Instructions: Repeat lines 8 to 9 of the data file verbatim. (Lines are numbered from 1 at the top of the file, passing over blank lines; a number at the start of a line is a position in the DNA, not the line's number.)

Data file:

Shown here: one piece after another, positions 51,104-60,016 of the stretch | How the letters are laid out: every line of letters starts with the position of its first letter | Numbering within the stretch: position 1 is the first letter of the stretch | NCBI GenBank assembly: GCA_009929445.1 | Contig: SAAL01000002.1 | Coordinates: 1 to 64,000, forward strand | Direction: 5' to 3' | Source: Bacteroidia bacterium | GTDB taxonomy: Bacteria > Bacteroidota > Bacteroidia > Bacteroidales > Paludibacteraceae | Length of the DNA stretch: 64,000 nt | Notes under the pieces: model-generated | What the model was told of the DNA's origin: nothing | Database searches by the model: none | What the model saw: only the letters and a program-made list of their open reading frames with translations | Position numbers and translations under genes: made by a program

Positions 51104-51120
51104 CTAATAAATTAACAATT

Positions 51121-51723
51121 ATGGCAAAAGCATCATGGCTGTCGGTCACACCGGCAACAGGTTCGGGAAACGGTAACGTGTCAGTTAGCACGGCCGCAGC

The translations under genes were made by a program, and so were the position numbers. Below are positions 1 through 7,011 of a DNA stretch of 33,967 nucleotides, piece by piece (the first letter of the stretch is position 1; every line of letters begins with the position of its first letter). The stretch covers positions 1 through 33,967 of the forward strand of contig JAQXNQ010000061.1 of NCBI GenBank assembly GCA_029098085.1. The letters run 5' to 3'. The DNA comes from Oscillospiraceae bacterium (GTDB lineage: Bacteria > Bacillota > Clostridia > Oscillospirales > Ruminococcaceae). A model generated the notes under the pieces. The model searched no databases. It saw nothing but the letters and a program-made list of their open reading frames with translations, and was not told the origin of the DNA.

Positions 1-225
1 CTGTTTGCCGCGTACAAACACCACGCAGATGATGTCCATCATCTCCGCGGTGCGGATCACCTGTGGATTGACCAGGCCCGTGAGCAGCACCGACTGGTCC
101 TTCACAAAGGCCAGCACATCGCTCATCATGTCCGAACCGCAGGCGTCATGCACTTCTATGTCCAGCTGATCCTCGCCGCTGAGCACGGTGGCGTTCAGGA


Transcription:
1 CTGTTTGCCGCGTACAAACACCACGCAGATGATGTCCATCATCTCCGCGGTGCGGATCACCTGTGGATTGACCAGGCCCGTGAGCAGCACCGACTGGTCC
101 TTCACAAAGGCCAGCACATCGCTCATCATGTCCGAACCGCAGGCGTCATGCACTTCTATGTCCAGCTGATCCTCGCCGCTGAGCACGGTGGCGTTCAGGA